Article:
With a lack of rainfall not seen in over a hundred years, and uncontained raging fires burning in Los Angeles county, Governor Jerry Brown declared California to be in an official state of emergency drought.
The governor made the announcement in San Francisco today and asked all Californians for a voluntary "20% conservation of our water use" statewide.
Farmers and activists have been asking for the emergency proclamation after an extremely dry winter brought county reservoirs to critically low points. According to the California Department of Water Resources, California lakes and reservoirs are at less than 40 percent capacity as of December 31, 2013.
California had its driest year on record in 2013, according to statistics from the National Weather Service (NWS). Among the cities shattering their previous record dry year in 2013 were San Francisco, Los Angeles, Sacramento and Fresno.
A 2,000 acre region in the Central Valley of California, long known as the nations "food basket", produces almost half the fruits, vegetables and nuts on America’s tables. With food shortages and water shortages in the near future, consumers from around the nation will be affected by higher food prices and shortages as California struggles to deal with a lack of rain.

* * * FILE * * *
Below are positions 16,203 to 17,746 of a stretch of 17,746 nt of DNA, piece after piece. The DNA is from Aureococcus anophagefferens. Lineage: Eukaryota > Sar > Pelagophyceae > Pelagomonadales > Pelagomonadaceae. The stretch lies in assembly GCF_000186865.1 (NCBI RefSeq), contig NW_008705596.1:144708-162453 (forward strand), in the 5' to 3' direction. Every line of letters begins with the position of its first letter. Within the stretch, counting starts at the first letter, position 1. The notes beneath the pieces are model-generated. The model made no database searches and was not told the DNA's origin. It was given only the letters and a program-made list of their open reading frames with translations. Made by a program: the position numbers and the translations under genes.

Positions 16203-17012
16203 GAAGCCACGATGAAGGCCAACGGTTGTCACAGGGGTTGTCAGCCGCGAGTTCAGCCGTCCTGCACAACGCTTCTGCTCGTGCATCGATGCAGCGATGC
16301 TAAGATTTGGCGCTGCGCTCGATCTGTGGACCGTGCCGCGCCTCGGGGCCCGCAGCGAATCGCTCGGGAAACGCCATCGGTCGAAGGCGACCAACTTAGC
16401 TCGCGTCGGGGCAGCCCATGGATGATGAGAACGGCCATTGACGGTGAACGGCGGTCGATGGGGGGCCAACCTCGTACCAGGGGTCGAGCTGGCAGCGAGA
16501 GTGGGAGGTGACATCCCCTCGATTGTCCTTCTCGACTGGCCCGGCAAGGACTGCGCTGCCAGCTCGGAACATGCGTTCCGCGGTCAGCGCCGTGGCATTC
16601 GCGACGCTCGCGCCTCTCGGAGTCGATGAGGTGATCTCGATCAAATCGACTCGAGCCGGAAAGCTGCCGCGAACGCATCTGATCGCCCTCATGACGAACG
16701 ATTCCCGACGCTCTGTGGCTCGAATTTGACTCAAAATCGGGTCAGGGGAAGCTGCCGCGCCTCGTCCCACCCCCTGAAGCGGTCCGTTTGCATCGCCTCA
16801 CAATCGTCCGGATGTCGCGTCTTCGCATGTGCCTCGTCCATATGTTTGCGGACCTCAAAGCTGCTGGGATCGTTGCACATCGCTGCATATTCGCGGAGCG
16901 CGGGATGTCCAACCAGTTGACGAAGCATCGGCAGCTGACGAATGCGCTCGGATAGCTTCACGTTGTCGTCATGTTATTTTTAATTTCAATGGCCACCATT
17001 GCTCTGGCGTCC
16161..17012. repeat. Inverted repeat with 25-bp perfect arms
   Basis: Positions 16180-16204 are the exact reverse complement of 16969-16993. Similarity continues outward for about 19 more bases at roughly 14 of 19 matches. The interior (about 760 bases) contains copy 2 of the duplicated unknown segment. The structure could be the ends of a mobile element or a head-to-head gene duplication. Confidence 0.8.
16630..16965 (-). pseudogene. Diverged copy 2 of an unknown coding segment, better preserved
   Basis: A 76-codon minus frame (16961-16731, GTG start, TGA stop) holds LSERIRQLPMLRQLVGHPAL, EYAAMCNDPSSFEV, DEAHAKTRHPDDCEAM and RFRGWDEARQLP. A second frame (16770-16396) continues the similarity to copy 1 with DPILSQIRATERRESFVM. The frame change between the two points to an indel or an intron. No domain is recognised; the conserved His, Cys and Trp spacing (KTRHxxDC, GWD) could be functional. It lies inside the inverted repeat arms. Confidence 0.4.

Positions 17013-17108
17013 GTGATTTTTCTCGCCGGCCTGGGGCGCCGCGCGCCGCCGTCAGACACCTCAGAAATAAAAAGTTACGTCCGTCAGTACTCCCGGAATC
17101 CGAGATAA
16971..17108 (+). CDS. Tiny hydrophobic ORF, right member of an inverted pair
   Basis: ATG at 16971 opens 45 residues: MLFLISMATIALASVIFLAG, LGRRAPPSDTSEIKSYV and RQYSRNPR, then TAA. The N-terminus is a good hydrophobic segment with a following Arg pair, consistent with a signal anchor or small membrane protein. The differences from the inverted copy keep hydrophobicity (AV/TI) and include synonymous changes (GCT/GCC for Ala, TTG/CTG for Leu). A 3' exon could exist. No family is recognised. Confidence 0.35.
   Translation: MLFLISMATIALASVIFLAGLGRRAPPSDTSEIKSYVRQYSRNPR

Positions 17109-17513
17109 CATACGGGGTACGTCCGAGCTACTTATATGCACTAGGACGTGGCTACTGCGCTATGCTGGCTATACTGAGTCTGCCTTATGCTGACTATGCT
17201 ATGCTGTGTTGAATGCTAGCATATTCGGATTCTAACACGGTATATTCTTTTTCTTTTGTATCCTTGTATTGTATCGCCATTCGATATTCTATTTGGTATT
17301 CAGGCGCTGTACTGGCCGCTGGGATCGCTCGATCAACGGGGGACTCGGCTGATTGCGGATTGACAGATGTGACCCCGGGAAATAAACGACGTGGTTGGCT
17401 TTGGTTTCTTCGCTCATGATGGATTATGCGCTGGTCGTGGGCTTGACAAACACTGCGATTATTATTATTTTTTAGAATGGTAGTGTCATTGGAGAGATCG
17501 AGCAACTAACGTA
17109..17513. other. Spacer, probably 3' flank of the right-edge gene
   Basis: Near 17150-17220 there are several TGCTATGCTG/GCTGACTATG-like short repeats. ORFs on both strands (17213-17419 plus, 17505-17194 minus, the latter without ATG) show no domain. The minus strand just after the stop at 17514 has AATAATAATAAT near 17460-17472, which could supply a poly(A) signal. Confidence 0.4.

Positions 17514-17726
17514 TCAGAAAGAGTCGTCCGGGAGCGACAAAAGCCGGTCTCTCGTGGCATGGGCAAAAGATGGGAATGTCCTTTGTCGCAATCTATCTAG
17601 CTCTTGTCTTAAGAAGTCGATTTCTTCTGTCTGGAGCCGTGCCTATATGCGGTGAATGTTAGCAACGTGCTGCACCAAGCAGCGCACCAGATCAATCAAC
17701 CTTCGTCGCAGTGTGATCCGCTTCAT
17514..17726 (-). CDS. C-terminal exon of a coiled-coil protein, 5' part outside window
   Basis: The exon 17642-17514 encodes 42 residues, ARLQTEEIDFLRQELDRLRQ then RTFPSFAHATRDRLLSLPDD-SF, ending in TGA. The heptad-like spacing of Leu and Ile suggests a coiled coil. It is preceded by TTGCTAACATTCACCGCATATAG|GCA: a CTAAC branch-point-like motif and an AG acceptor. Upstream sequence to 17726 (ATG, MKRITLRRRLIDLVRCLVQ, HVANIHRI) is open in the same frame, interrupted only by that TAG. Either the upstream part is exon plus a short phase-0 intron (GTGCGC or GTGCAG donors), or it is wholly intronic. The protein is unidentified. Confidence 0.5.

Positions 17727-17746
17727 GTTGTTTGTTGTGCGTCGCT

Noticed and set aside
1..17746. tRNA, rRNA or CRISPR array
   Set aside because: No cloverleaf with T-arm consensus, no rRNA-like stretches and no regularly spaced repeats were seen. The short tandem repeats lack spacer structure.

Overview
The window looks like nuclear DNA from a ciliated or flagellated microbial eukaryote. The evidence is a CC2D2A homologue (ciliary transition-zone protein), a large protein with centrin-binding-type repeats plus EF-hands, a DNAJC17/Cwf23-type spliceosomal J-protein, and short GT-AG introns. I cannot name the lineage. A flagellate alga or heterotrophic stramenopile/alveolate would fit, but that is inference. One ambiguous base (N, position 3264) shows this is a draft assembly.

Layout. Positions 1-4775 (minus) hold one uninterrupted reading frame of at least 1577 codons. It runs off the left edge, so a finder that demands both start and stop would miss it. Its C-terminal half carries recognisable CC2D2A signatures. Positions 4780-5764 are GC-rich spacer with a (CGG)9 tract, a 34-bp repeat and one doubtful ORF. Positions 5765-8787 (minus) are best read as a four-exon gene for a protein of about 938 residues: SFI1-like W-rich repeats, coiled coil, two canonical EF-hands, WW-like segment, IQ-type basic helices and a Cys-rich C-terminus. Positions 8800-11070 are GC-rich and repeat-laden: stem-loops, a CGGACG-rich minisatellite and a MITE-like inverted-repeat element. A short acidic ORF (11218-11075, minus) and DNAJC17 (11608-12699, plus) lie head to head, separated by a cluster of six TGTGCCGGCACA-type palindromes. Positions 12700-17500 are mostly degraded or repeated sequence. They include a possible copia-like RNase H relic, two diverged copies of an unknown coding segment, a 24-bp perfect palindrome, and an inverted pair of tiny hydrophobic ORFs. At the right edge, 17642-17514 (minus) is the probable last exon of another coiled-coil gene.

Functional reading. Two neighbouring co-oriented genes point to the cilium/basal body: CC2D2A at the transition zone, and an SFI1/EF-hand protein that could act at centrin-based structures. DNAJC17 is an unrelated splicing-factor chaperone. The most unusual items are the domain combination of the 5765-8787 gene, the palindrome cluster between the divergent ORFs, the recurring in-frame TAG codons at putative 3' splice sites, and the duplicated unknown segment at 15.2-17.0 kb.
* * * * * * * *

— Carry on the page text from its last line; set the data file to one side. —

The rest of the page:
“We’re in the middle of what potentially is looking like a huge catastrophe,” said Ryan Jacobsen, chief executive of the Fresno County Farm Bureau. “We’re looking at some very harsh realities, as far as water allocations.”
Governor Brown stated today that this is, "Perhaps the worst drought that California has ever seen since records began about 100 years ago."
Extreme weather, droughts and fires have been on the rise as climate change continues to cause weather and climate anomalies around the globe. Just in 2011 and 2012 alone, the United States experienced 25 floods, storms, droughts, heat waves, and wildfires that each caused at least $1 billion in damages. Combined, extreme weather events were responsible for 1,107 fatalities and up to $188 billion in economic damages.
In 2013 over 880 extreme weather events cost about $125 billion.
To follow Dorsi's articles you can subscribe to her feed above and also follow her at her upcoming Kickstarter project launching in February called "The Art of Climate Change." The website is here at www.TheArtofClimateChange.com
Dorsi at Twitter here
The Art of Climate Change page on FaceBook